BUILD, the “everything is secret”, “no information until September” conference is over and I’m back at home. Time for a personal look back.
Others have already done the job of writing a full roundup (here is one of the many), so I will give you only the the short version from a developer’s perspective:
- Windows 8 offers a new kind of applications with a new UI (“Metro”), running on top of the new Windows Runtime (“WinRT”).
- WinRT was developed with an emphasis on performance, both real (it is written in native code) and perceived (all API calls taking longer than 50ms are designed to be called asynchronously).
- C++ and C# applications use a XAML based UI technology, similar to Silverlight, but with higher performance and built-in touch support.
- Windows 8 still allows “classic” desktop applications, developing these is not different from developing for Windows 7.
Was the intended effect of unveiling of WinRT as a surprise (i.e. “pulling an Apple”) really worth yet another Microsoft PR disaster? In a world where perception often is as important as reality, Microsoft PR really should put a bit more thought into what is said publicly and how people could react to it.
What about Silverlight?
The future of Silverlight after the release of version 5 later this year remains unclear. Sure, Silverlight applications won’t magically stop working in e.g. Windows 7. And it could be that Silverlight 5 is “good enough” for years to come. But there’s already the hint of a limited life time inside the Windows 8 Metro UI with its plugin-less Internet Explorer (the desktop version will allow Silverlight to run, though).
For business applications, an area where Silverlight really shines (forgive the pun), Metro style applications are not an alternative yet. Currently all Metro style apps will have to go through Microsoft’s app store, which in many situations simply isn’t acceptable. At some point in the future Microsoft will have to offer a solution for business applications with some kind of private app store, similar to what Apple already has.
The technical sessions on the other hand were a mixed bag. Some of the “I’ll show you how to build X” talks that I saw were rather light on content, with the title promising more depth than was actually shown. There’s nothing wrong with introductory content, but the usual labeling of sessions from “level 100” to “level 400” was sorely missing. And please refrain from the term “deep dive” if your session merely gets people’s toes wet.
Not publishing the agenda before the conference prevented people from planning their personal schedule e.g in an online application, which in turn meant that Microsoft had no data for planning the required session rooms. The result: too many sessions ended up in rooms that were way too small and many people could not see the sessions they wanted. Unlike earlier PDCs, BUILD did not offer any overflow rooms.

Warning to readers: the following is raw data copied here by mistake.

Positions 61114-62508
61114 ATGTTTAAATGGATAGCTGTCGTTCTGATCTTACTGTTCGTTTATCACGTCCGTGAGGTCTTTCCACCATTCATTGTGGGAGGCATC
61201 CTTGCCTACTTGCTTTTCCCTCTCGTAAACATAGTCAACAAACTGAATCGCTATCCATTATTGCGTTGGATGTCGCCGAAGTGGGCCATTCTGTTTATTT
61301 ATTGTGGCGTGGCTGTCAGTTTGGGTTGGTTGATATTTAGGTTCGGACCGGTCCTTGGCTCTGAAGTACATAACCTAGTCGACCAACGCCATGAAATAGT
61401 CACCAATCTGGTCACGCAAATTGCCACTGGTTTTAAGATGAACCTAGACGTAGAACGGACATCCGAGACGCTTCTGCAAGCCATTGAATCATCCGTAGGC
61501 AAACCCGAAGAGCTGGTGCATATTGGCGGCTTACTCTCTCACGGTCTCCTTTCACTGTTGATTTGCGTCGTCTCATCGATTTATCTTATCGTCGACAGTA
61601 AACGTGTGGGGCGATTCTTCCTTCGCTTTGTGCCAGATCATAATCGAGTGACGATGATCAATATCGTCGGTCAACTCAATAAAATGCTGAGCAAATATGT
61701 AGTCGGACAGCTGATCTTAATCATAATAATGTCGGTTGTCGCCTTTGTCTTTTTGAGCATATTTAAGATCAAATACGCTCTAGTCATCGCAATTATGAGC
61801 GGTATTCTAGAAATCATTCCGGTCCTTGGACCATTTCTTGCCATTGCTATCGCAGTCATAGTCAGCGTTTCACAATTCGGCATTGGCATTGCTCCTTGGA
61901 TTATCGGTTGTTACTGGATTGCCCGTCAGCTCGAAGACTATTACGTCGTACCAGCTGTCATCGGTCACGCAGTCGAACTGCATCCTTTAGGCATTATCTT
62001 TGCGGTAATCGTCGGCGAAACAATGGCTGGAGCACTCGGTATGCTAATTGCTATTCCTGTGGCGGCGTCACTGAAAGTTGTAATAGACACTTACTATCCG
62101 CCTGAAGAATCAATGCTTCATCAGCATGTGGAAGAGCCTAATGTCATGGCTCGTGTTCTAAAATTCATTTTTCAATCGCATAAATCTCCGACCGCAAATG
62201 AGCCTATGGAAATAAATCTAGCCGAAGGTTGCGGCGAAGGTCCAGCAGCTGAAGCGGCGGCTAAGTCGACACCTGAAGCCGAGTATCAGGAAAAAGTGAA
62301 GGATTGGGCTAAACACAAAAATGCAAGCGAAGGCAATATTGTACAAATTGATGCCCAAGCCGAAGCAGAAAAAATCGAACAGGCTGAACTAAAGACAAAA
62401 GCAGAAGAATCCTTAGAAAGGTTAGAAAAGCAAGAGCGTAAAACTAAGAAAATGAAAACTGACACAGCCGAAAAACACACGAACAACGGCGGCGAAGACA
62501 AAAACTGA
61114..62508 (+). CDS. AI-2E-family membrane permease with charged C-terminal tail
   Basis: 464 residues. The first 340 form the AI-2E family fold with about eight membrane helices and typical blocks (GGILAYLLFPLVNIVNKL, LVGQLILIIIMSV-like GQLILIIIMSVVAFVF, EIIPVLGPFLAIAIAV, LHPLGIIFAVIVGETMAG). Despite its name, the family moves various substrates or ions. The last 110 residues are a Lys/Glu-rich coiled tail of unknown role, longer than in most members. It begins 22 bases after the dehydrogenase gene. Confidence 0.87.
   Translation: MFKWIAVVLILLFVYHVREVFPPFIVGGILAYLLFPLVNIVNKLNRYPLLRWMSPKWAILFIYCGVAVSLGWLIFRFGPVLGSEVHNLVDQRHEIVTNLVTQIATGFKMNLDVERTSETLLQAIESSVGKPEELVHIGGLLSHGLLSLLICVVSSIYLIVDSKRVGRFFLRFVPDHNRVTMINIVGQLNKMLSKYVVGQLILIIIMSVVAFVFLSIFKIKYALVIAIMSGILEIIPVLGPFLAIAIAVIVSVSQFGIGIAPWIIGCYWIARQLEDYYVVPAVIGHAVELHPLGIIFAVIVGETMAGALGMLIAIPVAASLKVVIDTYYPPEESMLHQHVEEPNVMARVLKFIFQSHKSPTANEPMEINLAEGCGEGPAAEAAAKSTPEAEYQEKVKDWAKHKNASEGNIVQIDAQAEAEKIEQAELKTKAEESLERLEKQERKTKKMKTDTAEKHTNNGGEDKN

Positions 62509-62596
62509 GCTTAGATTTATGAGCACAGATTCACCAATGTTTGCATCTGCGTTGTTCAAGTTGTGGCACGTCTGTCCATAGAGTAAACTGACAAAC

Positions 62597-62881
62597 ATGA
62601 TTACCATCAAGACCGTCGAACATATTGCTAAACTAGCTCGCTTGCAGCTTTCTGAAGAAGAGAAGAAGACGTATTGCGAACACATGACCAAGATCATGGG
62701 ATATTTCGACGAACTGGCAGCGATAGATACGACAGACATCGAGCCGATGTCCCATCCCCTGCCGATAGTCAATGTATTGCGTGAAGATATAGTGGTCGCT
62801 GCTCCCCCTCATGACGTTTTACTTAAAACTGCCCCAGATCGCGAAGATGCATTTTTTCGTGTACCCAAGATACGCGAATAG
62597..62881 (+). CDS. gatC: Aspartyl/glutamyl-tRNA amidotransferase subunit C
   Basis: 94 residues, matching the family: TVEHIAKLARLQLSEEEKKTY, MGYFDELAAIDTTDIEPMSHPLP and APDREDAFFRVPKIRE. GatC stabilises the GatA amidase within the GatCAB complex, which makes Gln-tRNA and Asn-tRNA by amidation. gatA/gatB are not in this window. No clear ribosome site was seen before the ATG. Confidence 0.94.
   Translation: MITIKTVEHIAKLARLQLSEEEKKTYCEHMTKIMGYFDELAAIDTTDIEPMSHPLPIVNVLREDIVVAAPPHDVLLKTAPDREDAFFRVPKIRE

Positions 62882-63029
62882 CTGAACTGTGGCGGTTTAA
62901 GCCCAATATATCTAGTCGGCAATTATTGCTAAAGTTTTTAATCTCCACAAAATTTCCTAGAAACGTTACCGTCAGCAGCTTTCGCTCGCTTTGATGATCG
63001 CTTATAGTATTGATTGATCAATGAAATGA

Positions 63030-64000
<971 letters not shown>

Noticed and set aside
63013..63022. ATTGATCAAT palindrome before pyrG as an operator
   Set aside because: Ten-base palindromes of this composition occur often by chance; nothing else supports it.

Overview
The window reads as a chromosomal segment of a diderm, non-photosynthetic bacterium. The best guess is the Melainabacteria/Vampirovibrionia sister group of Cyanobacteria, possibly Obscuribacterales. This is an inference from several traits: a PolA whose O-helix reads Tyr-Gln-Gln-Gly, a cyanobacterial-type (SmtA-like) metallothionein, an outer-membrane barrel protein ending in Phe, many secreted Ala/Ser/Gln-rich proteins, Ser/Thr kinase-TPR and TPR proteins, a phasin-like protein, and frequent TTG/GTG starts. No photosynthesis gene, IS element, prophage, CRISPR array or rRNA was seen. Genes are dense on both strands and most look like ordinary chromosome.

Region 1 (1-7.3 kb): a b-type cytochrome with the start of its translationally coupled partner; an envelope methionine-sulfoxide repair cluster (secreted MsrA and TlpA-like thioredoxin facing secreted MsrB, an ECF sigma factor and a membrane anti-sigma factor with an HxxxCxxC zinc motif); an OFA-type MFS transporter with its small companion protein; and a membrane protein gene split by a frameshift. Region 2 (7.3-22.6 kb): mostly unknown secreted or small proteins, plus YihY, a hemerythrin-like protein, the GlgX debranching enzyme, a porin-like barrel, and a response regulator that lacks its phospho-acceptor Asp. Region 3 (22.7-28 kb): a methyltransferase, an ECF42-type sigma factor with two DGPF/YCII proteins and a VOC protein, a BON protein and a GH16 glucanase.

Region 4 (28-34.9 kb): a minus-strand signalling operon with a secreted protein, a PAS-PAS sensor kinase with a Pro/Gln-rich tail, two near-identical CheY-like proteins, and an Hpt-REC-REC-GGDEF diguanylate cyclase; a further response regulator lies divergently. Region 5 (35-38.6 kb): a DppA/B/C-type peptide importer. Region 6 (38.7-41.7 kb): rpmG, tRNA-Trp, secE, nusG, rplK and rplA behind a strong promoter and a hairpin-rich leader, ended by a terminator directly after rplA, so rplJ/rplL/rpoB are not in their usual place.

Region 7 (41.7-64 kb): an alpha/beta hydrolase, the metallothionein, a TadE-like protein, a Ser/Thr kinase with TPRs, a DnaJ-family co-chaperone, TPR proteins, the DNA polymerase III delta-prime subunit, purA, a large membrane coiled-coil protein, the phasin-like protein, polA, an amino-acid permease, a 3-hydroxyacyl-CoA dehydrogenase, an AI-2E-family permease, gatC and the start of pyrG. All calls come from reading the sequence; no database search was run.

Sure, the sessions were available on video the next day, but an important reason for attending a session in person is to be able to discuss the topics with other people afterwards.
The Anaheim Convention Center is a very typical conference location (i.e. at some point they all look the same). And because of that, two very typical problems came up:
- The chairs are designed for skinny female super models, not laptop-wielding IT guys
- The air condition is just too much for a European like me.
The handling of many thousand people is something that “just works” at developer conferences in the US (at least at the ones I have been to in the last 13 years). Congratulations to the BUILD organizers and their staff for having done a good job at directing the masses when giving out the slates, feeding the hungry and keeping the fridges full of soft drinks at all times .
As mentioned above, attendees received a slate PC with a preview build of Windows 8. The machine is not actually an iPad killer, but this giveaway is not about providing people with a free toy to play around. This is a developer machine for giving attendees the opportunity to develop and test Windows 8 applications.
The slate has an Intel x86 processor and is able to run “classic” Windows apps. This makes the machine run hot (it has a fan) and, I guess, also heavy. Things will look different on an ARM CPU, but it remains to be seen whether anybody will be able to come near Apple’s iPad from a hardware point of view.
My Personal Takeaways
The following list is by no means complete:
- I’m impressed by the work on performance in Windows 8.
- WinRT is a major step forward in many ways.
- We’re in a transition period which will take many years.
- The ongoing work on C# is impressive. I really like how Anders Hejlsberg and his team approaches things, thinks about the consequences and continuously improves the language and its compiler.
- Microsoft really gets the importance of good UX. This does not necessarily translate into great UX in Metro, though, which at some points doesn’t feel quite natural yet. But they are heading in the right direction.
- I’m disappointed by the lack of communication regarding Silverlight.
- My development skills in C# and XAML will be still valuable in the future.
- During the Ask the Experts I learned that the common Metro controls are actually not a fine example for the power of HTML5. Many calls to WinRT are necessary behind the scenes to achieve the performance or fully support touch. I don’t have a problem with that, people just shouldn’t look at the UI and think “who needs anything else besides HTML5, JS”.
- I really like the concepts for interoperability between applications e.g. via contracts.
- The pooled storage feature of Windows Server 8 (pool of storage space across multiple hard drives) looks like something that could bring back the Drive Extender feature to a future version of Windows Home Server.
The following months and years are definitely going to be interesting!
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